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Research Project: CHARACTERIZING, DETECTING, AND ELIMINATING PATHOGENS TO ENABLE THE SAFE INTRODUCTION OF PLANT GENETIC RESOURCES

Location: National Germplasm Resources Laboratory

Title: First report of Aster Yellows Phytoplasma in soybean in Michigan

Author
item Mollov, Dimitre
item Chilvers, Martin - Michigan State University
item Jacobs, Janette - Michigan State University

Submitted to: Plant Disease
Publication Type: Research Notes
Publication Acceptance Date: 7/12/2014
Publication Date: 11/20/2014
Citation: Mollov, D.S., Chilvers, M., Jacobs, J. 2014. First report of Aster Yellows Phytoplasma in soybean in Michigan. Plant Disease. 98:1578.

Interpretive Summary: During the summer of 2012, soybean plants in a commercial field in Clinton County, Michigan, exhibited symptoms characteristic of phytoplasmal diseases [1, 2]. Symptoms included extensive top dieback, stunting, purple stem surfaces, internal necrosis, leaf vein discoloration and bud proliferation (Figures 1 and 2). Approximately 80% of plants in a half hectare along the southern edge of the field were symptomatic, although the majority of plants in the four hectare field appeared symptomless. Total genomic DNA was extracted from both symptomatic and asymptomatic leaf samples using a Qiagen DNeasy Plant Mini Kit (Qiagen, Germantown, MD) according to manufacturer’s instructions. The DNA was used as template in direct PCR primed by the phytoplasma-universal primers P1/P7 followed by nested PCR primed by P1/AYint [3]. Reactions containing template DNA from symptomatic plants yielded ribosomal RNA gene (rDNA) amplicons of 1.8 kbp (P1/P7-primed) and 1.6 kbp (P1/AYint-primed), respectively. Reactions containing template DNA from asymptomatic plants or water did not yield amplicons. The products of PCRs primed by P1/P7 were purified using PureLink® PCR Purification kit (Life Technologies, Carlsbad CA) and cloned in a pGem T-Easy vector system (Promega, Madison WI). Three separate clones were sequenced using the sequencing primers M13For, M13Rev, SAYF nt 755, (5’- AAAGCGTGGGGAGCAAACAG), and SAYR nt 1159, (5’- TTTGACGTCGTCCCCACCTT). The sequences of all three clones were identical. A consensus (Sequencher 4.1, Gene Codes Corporation, Ann Arbor, MI) nucleotide sequence of 1830 bp was deposited in GenBank under the accession number KF528320. A BLASTN similarity search revealed that the sequence shared 100% identity to rDNA of aster yellows phytoplasma (AF222063). Additionally, analysis of the 16Sr group/subgroup classification, based on in silico RFLP analyses using iPhyClassifier [4], indicated that the soybean phytoplasma (strain "Michigan") is a member of subgroup 16SrI-B aster yellows phytoplasma subgroup. In a phylogenic tree deduced using the Neighbor Joining algorithm, strain "Michigan" clustered with other group 16SrI strains. While aster yellows phytoplasma has been previously reported in soybean in Wisconsin [2], to our knowledge this is the first report of aster yellows in soybean in Michigan.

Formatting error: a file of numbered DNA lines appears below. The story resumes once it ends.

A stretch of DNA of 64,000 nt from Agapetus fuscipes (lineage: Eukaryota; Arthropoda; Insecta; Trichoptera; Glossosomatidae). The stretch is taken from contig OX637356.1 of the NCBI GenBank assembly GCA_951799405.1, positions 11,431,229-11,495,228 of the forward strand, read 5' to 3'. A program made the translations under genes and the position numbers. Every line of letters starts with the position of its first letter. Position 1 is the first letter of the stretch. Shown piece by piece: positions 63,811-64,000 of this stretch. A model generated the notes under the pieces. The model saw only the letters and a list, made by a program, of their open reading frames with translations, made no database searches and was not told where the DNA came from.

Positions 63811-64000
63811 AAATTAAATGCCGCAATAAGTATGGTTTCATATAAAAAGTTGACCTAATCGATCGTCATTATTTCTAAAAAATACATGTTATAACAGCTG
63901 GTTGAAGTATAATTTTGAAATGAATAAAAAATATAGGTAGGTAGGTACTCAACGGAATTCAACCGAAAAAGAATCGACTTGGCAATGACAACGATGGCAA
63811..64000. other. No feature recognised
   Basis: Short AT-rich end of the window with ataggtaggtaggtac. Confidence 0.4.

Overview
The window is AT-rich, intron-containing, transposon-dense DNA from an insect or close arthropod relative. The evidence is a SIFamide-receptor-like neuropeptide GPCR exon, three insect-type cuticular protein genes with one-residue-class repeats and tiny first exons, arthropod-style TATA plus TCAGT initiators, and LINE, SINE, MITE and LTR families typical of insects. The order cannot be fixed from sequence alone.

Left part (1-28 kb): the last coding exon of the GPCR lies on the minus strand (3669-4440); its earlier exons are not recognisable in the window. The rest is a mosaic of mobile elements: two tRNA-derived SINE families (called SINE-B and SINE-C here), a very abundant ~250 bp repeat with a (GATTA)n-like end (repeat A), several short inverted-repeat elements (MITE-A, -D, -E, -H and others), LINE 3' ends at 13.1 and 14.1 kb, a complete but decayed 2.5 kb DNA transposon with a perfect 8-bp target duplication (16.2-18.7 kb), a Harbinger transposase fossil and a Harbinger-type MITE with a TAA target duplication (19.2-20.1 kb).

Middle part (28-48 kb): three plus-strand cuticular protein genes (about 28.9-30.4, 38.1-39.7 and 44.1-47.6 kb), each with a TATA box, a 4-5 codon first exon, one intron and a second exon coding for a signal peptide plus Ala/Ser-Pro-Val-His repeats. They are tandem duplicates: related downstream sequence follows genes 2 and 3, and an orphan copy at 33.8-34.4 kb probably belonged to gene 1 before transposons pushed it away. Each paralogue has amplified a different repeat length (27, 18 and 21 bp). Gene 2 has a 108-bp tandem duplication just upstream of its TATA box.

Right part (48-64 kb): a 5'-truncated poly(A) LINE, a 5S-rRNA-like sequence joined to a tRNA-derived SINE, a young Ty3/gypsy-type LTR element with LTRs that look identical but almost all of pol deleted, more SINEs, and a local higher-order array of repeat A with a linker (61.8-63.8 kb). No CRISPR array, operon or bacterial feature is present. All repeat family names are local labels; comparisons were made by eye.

Technical Abstract: During the summer of 2012, soybean plants in a commercial field in Clinton County, Michigan, exhibited symptoms characteristic of phytoplasmal diseases [1, 2]. Symptoms included extensive top dieback, stunting, purple stem surfaces, internal necrosis, leaf vein discoloration and bud proliferation (Figures 1 and 2). Approximately 80% of plants in a half hectare along the southern edge of the field were symptomatic, although the majority of plants in the four hectare field appeared symptomless. Total genomic DNA was extracted from both symptomatic and asymptomatic leaf samples using a Qiagen DNeasy Plant Mini Kit (Qiagen, Germantown, MD) according to manufacturer’s instructions. The DNA was used as template in direct PCR primed by the phytoplasma-universal primers P1/P7 followed by nested PCR primed by P1/AYint [3]. Reactions containing template DNA from symptomatic plants yielded ribosomal RNA gene (rDNA) amplicons of 1.8 kbp (P1/P7-primed) and 1.6 kbp (P1/AYint-primed), respectively. Reactions containing template DNA from asymptomatic plants or water did not yield amplicons. The products of PCRs primed by P1/P7 were purified using PureLink® PCR Purification kit (Life Technologies, Carlsbad CA) and cloned in a pGem T-Easy vector system (Promega, Madison WI). Three separate clones were sequenced using the sequencing primers M13For, M13Rev, SAYF nt 755, (5’- AAAGCGTGGGGAGCAAACAG), and SAYR nt 1159, (5’- TTTGACGTCGTCCCCACCTT). The sequences of all three clones were identical. A consensus (Sequencher 4.1, Gene Codes Corporation, Ann Arbor, MI) nucleotide sequence of 1830 bp was deposited in GenBank under the accession number KF528320. A BLASTN similarity search revealed that the sequence shared 100% identity to rDNA of aster yellows phytoplasma (AF222063). Additionally, analysis of the 16Sr group/subgroup classification, based on in silico RFLP analyses using iPhyClassifier [4], indicated that the soybean phytoplasma (strain "Michigan") is a member of subgroup 16SrI-B aster yellows phytoplasma subgroup. In a phylogenic tree deduced using the Neighbor Joining algorithm, strain "Michigan" clustered with other group 16SrI strains. While aster yellows phytoplasma has been previously reported in soybean in Wisconsin [2], to our knowledge this is the first report of aster yellows in soybean in Michigan.